53. Now, we revert to the task of implementation. Despite its difficulty, this Court cannot remain a mute spectator when the violations also affect the environment and healthy living of lawabiders. The enormity of the problem which, to a great extent, is the doing of the authorities themselves, does not mean that a beginning should not be made to set things right. If the entire misuser cannot be stopped at one point of time because of its extensive nature, then it has to be stopped in a phased manner, beginning with major violators. There has to be a will to do it. We have hereinbefore noted in brief the orders made in the last so many years but it seems the same has had no effect on the authorities.
The things cannot be permitted to go on in this manner forever. On one hand, various laws are enacted, master plans are prepared by expert planners, provision is made in the plans also to tackle the problem of existing unauthorised constructions and misusers and, on the other hand, such illegal activities go on unabated openly under the gaze of everyone, without having any respect and regard for law and other citizens. We have noticed above the complaints of some of the residents in respect of such illegalities. For the last number of years even the High Court has been expressing similar anguish in the orders made in large number of cases. We may briefly notice some of those orders.” (emphasis supplied) (v) The court focused on the misuse of the property and further observed in para 61 regarding misuse thus:
“61. Despite passing of the laws and repeated orders of the High Court and this Court, the enforcement of the laws and the implementations of the orders are utterly lacking. If the laws are not enforced and the orders of the courts to enforce and implement the laws are ignored, the result can only be total lawlessness. It is, therefore, necessary to also identify and take appropriate action against officers responsible for this state of affairs. Such blatant misuse of properties at large-scale cannot take place without connivance of the officers concerned. It is also a source of corruption. Therefore, action is also necessary to check corruption, nepotism and total apathy towards the rights of the citizens.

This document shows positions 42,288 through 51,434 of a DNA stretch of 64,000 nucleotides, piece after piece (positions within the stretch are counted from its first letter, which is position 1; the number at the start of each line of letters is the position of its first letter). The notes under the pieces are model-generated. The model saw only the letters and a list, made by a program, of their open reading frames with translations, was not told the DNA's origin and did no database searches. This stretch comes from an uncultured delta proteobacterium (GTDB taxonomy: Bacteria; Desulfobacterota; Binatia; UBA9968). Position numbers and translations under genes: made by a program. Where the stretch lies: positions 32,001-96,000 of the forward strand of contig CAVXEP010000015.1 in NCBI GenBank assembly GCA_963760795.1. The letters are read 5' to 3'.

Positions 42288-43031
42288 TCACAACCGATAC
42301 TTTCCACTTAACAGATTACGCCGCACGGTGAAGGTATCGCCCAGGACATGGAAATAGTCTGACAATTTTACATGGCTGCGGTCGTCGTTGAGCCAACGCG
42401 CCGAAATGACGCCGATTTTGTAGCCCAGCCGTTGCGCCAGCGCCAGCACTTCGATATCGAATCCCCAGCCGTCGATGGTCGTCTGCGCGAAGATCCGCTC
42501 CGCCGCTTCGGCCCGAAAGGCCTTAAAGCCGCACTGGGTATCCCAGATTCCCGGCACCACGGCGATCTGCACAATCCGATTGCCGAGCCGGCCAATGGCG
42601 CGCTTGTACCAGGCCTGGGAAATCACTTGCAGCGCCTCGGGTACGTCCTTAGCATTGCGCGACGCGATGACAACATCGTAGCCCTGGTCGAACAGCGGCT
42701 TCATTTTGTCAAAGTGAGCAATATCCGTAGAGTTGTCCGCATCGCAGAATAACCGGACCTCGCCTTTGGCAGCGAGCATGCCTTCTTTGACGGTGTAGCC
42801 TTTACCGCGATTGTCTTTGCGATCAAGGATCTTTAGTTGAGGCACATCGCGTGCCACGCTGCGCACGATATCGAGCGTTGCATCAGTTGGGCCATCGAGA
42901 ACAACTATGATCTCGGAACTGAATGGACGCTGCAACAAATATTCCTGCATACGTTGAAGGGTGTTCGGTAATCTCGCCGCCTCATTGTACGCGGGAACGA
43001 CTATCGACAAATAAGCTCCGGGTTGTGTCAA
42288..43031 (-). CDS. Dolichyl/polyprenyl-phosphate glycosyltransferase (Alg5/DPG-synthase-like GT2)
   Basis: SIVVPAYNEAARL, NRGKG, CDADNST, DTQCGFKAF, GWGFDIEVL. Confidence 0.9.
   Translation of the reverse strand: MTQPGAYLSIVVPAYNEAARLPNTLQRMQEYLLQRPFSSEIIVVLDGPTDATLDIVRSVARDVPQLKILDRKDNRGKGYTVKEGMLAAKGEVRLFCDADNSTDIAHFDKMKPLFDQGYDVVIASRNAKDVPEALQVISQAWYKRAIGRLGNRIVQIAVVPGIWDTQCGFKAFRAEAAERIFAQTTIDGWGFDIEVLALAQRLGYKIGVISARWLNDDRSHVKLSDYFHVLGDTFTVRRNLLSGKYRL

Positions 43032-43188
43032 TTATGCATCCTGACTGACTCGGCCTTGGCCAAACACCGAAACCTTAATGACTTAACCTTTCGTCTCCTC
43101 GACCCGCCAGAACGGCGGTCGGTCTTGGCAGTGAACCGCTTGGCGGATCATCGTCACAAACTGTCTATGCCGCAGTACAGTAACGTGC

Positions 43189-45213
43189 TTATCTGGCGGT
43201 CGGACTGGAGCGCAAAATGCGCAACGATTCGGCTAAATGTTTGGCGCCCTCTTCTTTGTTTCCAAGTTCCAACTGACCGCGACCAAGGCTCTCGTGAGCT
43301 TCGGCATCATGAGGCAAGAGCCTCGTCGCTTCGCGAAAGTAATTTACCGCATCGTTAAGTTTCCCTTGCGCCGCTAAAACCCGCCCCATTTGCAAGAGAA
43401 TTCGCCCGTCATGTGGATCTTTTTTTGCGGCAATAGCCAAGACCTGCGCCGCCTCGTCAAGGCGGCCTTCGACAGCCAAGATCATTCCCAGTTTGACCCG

Those who own the properties that are misused have also implied responsibility towards the hardship, inconvenience, suffering caused to the residents of the locality and injuries to third parties. It is, therefore, not only the question of stopping the misuser but also making the owners at default accountable for the injuries caused to others. Similar would also be the accountability of errant officers as well since, prima facie, such large-scale misuser, in violation of laws, cannot take place without the active connivance of the officers. It would be for the officers to show what effective steps were taken to stop the misuser.” (vi) Ultimately, the court has passed the following order while appointing the Monitoring Committee:
“69. Having held that the Commissioner of MCD has power under the DMC Act to seal premises in case of its misuser, we issue the following directions for taking immediate steps to seal residential premises being used for commercial purpose:
1. MCD shall within 10 days give wide publicity in the leading newspapers directing major violations on main roads (some instances of such violators and roads have been noted hereinbefore) to stop misuser on their own, within the period of 30 days.
2. It shall be the responsibility of the owner/occupier to file within 30 days an affidavit with the Commissioner of MCD stating that the misuser has been stopped.
3. In case misuser is not stopped, sealing of the premises shall commence after 30 days, from the date of public notice, first taking up the violations on roads which are 80 ft wide and more. All authorities are directed to render full assistance and cooperation. After expiry of 30 days from the date of public notice, electricity and water supply shall be disconnected.